A chance encounter, a discovery of kin on opposite sides of the world
It wasn’t inevitable that Harvard Law School graduate students Erum Khalid Sattar and Rebecca Zaman would meet so soon, or even at all. Sattar has been at the law school for three years, pursuing a doctorate of juridical science (S.J.D.); Zaman arrived in August to begin a year of study for a master’s in law (LL.M.). Sattar is from Pakistan, and studied law in London; Zaman grew up, earned her law degree and completed a judicial clerkship in Australia. Then again, they’re about the same height, with the same dark brown hair, and that might not be just a coincidence.
In August, a few days into LL.M. orientation, the two women met at a Graduate Program reception. “If we hadn’t been wearing nametags, what happened next might never have happened,” says Zaman.
“My surname is a very unusual surname for a white-appearing Australian to have,” explains Zaman. “A lot of the Indians, Pakistanis and Middle Easterners asked how I could have this name. When I met Erum, it was very similar. So I said, ‘Oh! My father’s father is a Muslim Indian from Hyderabad.’ And Erum said, ‘Oh, what a coincidence. My family was from Hyderabad, before they moved to Karachi after the partition.’ And she laughed, and said, ‘Maybe we’re related.’”
In about 1946, Zaman’s grandfather was sent to London to go to university. “While he was in London, he met my grandmother, an Irish-Catholic, and they secretly courted, and fell in love, and got married, and no one in the family knew,” Zaman says. Meanwhile, India achieved independence from Britain, India and Pakistan were partitioned, Zaman’s family left Hyderabad and went to Karachi, and her grandfather was told it was time to come home.
At this point, Zaman remembers, Sattar’s expression was just very strange. And she said, “Do you know your grandfather’s name?”
“Yes, his name is Waheed Zaman.”
“And your grandfather now lives in Germany.”
“How did you know he lives in Germany? He does live in Germany!”
“Because your grandfather is my grandmother’s brother.”
“We screamed and hugged,” Zaman remembers. A classmate took a treasured photo of the cousins at that very moment, holding their nametags up and smiling.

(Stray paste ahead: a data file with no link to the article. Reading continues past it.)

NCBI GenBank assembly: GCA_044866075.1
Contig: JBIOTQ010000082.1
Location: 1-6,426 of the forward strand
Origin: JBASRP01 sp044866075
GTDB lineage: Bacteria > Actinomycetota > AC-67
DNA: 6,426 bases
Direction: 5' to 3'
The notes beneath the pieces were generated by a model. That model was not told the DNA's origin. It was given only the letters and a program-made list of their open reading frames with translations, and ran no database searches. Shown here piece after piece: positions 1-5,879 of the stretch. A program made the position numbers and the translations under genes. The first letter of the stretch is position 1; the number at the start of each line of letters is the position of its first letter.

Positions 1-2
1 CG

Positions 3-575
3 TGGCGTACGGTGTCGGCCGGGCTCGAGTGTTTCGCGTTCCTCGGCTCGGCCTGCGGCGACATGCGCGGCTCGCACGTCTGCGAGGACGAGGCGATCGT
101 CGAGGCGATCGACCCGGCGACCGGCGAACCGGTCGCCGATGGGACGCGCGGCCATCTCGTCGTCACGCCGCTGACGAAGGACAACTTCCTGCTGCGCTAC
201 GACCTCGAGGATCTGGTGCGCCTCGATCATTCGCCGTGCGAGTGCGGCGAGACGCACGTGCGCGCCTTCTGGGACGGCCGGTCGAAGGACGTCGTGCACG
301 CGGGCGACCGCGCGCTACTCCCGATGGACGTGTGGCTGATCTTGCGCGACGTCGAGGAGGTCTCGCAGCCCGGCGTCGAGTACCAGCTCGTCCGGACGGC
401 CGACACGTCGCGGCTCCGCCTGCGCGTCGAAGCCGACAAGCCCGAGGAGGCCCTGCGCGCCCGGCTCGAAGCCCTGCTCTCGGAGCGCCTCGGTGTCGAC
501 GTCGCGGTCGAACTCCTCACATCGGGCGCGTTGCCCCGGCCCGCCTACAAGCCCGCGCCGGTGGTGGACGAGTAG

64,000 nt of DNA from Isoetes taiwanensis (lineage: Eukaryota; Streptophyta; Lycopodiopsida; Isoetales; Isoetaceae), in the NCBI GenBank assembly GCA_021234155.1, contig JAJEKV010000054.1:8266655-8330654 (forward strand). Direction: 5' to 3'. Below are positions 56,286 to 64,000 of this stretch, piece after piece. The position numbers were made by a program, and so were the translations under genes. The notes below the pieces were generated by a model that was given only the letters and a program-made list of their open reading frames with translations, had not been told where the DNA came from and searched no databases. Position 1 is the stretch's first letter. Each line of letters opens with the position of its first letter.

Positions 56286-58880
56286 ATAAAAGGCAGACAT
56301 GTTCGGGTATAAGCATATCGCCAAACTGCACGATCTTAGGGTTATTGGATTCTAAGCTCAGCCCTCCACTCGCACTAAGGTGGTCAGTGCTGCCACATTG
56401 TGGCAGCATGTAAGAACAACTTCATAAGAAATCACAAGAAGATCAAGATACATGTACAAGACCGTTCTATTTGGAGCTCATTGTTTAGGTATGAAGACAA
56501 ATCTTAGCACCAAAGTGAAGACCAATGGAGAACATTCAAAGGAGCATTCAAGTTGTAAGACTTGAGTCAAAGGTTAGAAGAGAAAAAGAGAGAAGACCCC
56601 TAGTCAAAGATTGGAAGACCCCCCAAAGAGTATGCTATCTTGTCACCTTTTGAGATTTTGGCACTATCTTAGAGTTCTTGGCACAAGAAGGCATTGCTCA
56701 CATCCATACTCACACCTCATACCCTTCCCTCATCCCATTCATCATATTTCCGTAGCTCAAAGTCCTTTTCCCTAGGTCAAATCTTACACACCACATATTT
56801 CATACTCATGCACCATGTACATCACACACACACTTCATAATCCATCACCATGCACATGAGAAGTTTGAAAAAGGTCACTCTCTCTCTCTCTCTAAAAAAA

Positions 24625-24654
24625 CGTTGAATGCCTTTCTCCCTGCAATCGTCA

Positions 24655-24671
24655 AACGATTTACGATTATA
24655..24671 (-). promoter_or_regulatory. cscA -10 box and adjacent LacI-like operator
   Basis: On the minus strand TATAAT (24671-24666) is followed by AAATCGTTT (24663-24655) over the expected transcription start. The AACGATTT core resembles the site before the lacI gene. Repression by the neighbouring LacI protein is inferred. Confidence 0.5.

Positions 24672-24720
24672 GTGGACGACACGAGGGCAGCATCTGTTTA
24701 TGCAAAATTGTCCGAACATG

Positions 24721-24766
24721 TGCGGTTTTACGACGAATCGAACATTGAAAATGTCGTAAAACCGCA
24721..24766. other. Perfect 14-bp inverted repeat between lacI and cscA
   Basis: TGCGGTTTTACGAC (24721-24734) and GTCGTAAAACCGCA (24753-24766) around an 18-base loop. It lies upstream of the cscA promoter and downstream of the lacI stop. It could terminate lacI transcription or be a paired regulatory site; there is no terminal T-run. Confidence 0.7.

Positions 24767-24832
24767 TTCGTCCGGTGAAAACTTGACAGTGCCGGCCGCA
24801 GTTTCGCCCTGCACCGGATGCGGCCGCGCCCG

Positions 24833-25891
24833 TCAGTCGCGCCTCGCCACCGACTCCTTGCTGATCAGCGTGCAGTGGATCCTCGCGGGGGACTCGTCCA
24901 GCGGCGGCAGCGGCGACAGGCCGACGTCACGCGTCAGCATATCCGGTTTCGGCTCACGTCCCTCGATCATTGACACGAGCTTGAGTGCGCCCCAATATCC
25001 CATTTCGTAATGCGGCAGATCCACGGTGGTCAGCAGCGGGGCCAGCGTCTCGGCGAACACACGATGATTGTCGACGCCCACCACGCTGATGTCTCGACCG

To continue the story, after several years Zaman’s grandparents moved back to the U.K., and with the economic, religious and social strains of living in post- war London, the marriage disintegrated. Her father lost contact with his Pakistani family; eventually, he married a British woman and moved to Australia. Over time, their parents and grandparents have reconnected, but the cousins never knew about each other.
Sattar grew up in Karachi, in an extended family of teachers, intellectuals and lawyers. She traces the family tree to the Nizam, the sovereign family that received massive land grants in the state of Hyderabad from the Mughal emperors, and ruled there for centuries, until Indian independence in 1947. A revered uncle insisted that she should not only study in the U.K., but train there as a barrister. It was Rosa Lastra LL.M. ’91, professor in international financial and monetary law at the School of Law at Queen Mary, University of London, who urged Sattar to pursue further graduate studies at Harvard.
For Sattar and Zaman, the story of how they met is about much more than finding a close relative they never knew they had. On the one hand, it’s a new way of looking at their parents and grandparents, and the way their family has diverged and converged.
Zaman says that she has always been interested in knowing more about her Pakistani family but just didn’t have a connection with them. “I’ve been a mixed-race Australian for the past 25 years and that’s who I am now,” she adds. “But there’s this window now that, through the past, is going to alter the future a little. I’m going to have access to all these parts of my identity that have been closed.”
Sattar and Zaman are also thinking about how homelands and family ties will inform their work. Sattar’s dissertation will focus, with a legal-historical lens, on how 21st-century Pakistan can create a stable, sustainable homeland for its Muslim citizens: “There’s been progress, but the massive structural change that we need has not materialized. How do we bring it about?”
It was Zaman’s commitment to working in human rights and development that brought her to Harvard, but she may look at these issues now from a new vantage point. “My interest in law is very much about how it can be used as a tool to lift people, to empower them or to prevent injustice. In my country, although of course we have problems, there’s not the same gaping, pressing need for grassroots advocacy and representation as in other places,” Zaman explains. “I grew up in a very rationalist tradition—I don’t believe in signs! But I’ve found myself thinking, Is this a sign that I should go to Pakistan?”
Her cousin urges her to, as soon as possible. And both women hope that all the roads leading to Harvard will end in more meetings like theirs. This just shows that you should tell your story to people, because you never know where connections will come from,” says Sattar.